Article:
A couple of weeks ago I was fortunate enough to find and quickly snaffle another second hand spinning wheel on Gumtree, which is a free online classifieds site in Australia. Spinning and knitting aren’t exactly big things here in tropical Queensland, so it can be difficult to track down a bargain. Wheels are often listed at twice the price they are down south! I had been on the lookout for one for a while. My own little wheel couldn’t cope with the variety of yarns I now want to spin.
But I digress…this post is actually about the local fleece that was thrown in with the wheel, unwashed but packed extremely neatly in a box with the label ‘X breed from Howard’. I do so love a bit of random fleece! Because it isn’t precious, you can experiment.
I had been thinking about making my own handspun socks from scratch for a while now. There are plenty of sites that examine this in detail, so I won’t elaborate too much. I played with this fleece, and discovered it would suit the purpose. But I wanted stripey socks, and this fleece was all white.
I have chemical dyes but…nah, where’s the challenge in that? 🙂 I decided these would be 100% Aussie socks, local fleece dyed with local plants. I was determined only to use natives from our property. I knew from previous experience they would make a variety of yellows, so I figured…sunshine socks!
With a few tips from this book…
I got down to it. This was SO MUCH FUN! It is chemistry, art and craft combined, plus later there was even maths! Squee! 🙂
Firstly I scoured the fleece in small batches. Then I tried the vegetation that doesn’t require a mordant – lichens, staghorn fern and some eucalypts. The whole house smelt like koala breath (eucalypts) and cheap aftershave (lichens). (NB you should really do this outside. Do as I say, not as I do.)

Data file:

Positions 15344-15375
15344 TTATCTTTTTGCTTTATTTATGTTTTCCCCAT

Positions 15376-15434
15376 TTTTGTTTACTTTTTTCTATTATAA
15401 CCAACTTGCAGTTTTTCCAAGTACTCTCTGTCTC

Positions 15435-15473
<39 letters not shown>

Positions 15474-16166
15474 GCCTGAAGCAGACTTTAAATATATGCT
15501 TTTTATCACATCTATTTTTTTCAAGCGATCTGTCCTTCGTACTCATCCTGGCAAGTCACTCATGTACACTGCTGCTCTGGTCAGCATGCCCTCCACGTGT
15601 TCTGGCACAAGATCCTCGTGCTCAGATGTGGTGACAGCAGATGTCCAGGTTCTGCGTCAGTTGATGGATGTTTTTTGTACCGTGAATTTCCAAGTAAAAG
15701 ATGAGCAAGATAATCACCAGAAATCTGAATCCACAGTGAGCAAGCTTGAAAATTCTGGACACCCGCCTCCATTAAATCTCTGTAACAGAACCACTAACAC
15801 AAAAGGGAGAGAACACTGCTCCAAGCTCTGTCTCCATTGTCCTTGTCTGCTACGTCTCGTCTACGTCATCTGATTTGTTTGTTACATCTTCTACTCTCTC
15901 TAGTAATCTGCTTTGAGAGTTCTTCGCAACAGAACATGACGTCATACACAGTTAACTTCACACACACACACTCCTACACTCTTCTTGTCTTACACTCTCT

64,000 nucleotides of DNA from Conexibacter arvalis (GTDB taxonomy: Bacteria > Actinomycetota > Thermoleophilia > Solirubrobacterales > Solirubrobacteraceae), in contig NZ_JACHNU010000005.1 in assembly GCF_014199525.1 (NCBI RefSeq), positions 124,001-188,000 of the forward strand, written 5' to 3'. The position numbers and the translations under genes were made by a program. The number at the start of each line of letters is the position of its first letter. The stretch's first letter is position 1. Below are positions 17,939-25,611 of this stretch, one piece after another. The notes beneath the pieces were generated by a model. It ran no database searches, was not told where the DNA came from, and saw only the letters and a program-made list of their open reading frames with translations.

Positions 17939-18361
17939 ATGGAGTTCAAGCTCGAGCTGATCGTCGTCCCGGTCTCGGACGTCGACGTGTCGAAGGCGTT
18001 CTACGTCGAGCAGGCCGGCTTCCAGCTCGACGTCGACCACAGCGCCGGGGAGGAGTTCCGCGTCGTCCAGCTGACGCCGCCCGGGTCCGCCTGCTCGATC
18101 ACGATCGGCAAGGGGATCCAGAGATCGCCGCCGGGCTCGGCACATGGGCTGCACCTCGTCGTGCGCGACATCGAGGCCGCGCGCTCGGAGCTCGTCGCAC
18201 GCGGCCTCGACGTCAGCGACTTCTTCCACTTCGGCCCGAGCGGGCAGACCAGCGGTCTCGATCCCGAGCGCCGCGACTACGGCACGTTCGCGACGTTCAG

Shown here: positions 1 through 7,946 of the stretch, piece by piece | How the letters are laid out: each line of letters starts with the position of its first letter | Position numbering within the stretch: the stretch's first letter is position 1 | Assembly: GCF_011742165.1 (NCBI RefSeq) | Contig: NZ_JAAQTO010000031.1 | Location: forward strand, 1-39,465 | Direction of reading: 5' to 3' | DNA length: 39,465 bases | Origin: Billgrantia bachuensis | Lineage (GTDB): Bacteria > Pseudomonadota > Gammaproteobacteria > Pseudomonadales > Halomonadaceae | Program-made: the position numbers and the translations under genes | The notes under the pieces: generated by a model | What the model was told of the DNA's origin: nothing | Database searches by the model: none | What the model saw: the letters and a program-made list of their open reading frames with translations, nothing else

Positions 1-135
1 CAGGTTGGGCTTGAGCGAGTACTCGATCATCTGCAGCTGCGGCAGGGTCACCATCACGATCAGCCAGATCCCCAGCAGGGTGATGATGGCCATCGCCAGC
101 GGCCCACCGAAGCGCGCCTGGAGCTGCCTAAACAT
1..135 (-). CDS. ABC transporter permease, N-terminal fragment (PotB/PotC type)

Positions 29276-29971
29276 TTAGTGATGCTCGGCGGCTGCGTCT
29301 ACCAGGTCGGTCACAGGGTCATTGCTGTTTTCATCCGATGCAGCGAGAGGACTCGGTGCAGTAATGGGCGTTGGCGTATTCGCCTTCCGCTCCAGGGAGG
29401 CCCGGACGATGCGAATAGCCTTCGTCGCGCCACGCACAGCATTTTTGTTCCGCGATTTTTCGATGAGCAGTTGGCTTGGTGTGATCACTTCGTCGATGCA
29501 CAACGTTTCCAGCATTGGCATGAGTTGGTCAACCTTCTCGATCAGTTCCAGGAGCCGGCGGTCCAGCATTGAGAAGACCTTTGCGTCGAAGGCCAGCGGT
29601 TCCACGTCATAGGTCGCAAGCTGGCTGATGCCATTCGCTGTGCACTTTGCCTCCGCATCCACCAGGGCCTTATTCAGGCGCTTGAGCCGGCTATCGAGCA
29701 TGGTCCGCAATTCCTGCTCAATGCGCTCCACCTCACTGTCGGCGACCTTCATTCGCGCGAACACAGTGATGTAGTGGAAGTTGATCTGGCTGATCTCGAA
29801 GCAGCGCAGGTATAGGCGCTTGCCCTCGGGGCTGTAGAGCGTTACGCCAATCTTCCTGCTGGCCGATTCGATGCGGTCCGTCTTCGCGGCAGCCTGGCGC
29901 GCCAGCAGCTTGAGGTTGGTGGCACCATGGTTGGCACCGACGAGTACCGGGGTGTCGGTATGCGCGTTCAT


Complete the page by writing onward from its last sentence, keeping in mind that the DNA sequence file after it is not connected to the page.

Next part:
Different types of gum leaves, banksia cones, grevillea leaves, bracken fern fronds, casuarina bark, paperbark, stringybark. This produced lots of shades of yellow, plus tans, oranges and pinks, and a slightly greeny-yellow I got from a native grass.
It all began to look like a sunrise. I then made another mordant using vinegar and old rusty bits of iron from the train. With yellow stringybark leaves and bark, it made the fleece the most luscious purpley grey.
I decided to save that for another project though, and stick with the ‘shades of yellow’ socks.
I now had fourteen shades. I had figured I would just spin it, ply it and knit it. Um…yeah. But how much of each colour? How thick would the finished yarn be? How long did I want my socks? It will surprise no one to learn I hadn’t thought this through at all. So now came the maths. I weighed out little sections of coloured fleece for each sock, leaving a bit extra for waste from combing. I figured I would make the socks look like a paint chart, and keep a list of which plant produced each colour for posterity.
Then I combed each section carefully using my Majacraft mini combs and arranged them in a colour scheme.
So for the socks, I used 56 stitches on 3mm double pointed needles. I used the Fish Lips Kiss Heel as usual. But I did do these toe-up to make sure the toes were the lightest colour. I just reversed my usual vanilla sock pattern.